Carisbrooke Castle is operated by English Heritage, so there’s a fee to visit. It’s free for English Heritage members, or holders of the English Heritage Overseas Visitors Pass.
9. Osborne House
Last on our list of great photography locations on the Isle of Wight is Osborne House. You’ll be forgiven for thinking that you have somehow wandered into Italy, as this massive former Royal Palace was designed in Italian Renaissance style for it’s main occupants – Queen Victoria and her family.
Today you can tour the castle and it’s grounds, and there are some excellent photography opportunities throughout. Inside, the Indian themed Durbar Room is quite spectacular, whilst on the outside don’t miss the fantastic exteriors of the palace itself, as well as the Swiss style cottage in the gardens.
There’s also the beach area, where in the summer months you’ll be able to get some lovely classic British seaside scenes, including ice cream, a Victorian era wheeled changing room, and of course – a Punch and Judy stand!
Osborne House is operated by English Heritage, so there’s a fee to visit. It’s free for English Heritage members, or holders of the English Heritage Overseas Visitors Pass.
10. Monkey Haven
If you want up close wildlife photos, your best best on the Isle of Wight is to head to Monkey Haven. Here they house rescued animals, including as the name suggests, a great many primate species.
They do have more than monkeys though, with a number of birds including owls that you can get close to. It can be tricky to get good shots through their enclosures, so try and time your visit for when they are doing talks about the animals, especially for the birds, which they bring out of their enclosures for the talks.
Further Reading for Photographing the Isle of Wight
And that sums up our guide to the best photography locations on the Isle of Wight! We also have a number of posts to help you plan the perfect trip to the Isle of Wight and the rest of the UK, as well as some other resources you might find useful related to photography. These are:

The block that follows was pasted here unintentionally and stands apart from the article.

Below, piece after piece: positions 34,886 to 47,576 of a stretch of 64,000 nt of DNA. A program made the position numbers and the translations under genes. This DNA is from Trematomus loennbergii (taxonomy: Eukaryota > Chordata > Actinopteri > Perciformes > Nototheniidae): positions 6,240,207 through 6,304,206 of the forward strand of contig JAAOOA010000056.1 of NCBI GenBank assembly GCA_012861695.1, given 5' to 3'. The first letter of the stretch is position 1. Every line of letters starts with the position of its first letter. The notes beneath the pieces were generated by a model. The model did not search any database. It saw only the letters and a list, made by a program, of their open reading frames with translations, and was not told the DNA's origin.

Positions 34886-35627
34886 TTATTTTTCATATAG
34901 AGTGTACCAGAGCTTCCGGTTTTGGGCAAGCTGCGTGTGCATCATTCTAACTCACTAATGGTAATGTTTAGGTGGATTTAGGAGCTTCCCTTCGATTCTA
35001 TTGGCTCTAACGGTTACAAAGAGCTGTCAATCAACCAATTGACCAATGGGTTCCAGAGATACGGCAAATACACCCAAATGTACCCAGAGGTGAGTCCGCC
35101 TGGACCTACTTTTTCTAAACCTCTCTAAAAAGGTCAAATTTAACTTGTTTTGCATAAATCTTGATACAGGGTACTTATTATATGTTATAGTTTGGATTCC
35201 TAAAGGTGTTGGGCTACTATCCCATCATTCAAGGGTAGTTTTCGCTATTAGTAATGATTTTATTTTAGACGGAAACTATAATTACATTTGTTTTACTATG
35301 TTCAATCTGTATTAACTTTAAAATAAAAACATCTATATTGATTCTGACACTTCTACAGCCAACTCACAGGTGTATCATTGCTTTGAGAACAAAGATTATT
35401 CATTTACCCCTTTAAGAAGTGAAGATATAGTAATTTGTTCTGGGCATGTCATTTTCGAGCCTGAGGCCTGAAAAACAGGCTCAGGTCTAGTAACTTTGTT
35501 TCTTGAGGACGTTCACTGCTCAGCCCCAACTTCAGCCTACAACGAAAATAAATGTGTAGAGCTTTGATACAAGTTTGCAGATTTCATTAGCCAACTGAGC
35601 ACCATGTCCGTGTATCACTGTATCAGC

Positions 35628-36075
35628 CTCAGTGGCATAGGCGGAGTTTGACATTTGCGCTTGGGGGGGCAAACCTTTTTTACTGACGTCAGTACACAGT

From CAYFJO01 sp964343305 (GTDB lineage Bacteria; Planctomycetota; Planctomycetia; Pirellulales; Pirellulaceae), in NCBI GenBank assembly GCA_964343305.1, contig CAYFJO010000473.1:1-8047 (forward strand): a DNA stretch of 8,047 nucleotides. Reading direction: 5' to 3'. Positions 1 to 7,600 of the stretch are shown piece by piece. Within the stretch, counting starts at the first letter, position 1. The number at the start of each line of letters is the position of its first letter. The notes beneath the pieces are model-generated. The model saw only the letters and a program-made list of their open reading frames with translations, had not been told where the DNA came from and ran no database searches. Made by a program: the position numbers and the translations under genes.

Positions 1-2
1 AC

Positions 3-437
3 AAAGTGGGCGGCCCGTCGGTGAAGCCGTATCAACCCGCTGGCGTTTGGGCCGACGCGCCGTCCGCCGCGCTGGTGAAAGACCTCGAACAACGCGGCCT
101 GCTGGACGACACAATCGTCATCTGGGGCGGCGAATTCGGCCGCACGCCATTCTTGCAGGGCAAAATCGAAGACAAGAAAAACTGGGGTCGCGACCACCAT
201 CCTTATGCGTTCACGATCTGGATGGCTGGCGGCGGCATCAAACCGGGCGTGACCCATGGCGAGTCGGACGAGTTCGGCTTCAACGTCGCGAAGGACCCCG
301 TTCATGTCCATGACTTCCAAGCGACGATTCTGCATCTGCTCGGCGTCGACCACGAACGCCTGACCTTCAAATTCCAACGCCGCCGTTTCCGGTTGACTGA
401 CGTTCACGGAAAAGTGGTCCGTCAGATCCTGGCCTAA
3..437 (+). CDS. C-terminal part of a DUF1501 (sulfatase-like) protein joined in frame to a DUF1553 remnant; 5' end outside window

- Our guide to visiting the Isle of Wight for two days, which has a detailed itinerary as well as trip planning information
- Here is our comprehensive guide to Queen Victoria sites on the Isle of Wight
- The official Isle of Wight tourism portal, which has loads of ideas on what to do, where to stay, transport information as we as all the latest event information for the island.
- The Rough Guide to Dorset, Hampshire and the Isle of Wight, which is available in both digital and physical book formats
- We have a lot of content on travelling in the UK, with content on both Scotland and England.
- For photography tips, check out my guide to neutral density filters, tips on composing better photos and our guide to why you need a travel tripod.
- We also have a post to help you pick the perfect travel camera for you, as well as the best travel lens.
- If you’re seriously interested in getting better photos when you travel, take a look at my online photography course, where I’ll teach you everything you need to know about getting better photos – whatever camera you have!
And that’s it! Do you have any questions, comments, or favourite photography locations on the Isle of Wight to add to the list? Let us know in the comments below!
Home » Destinations » Europe » UK » England »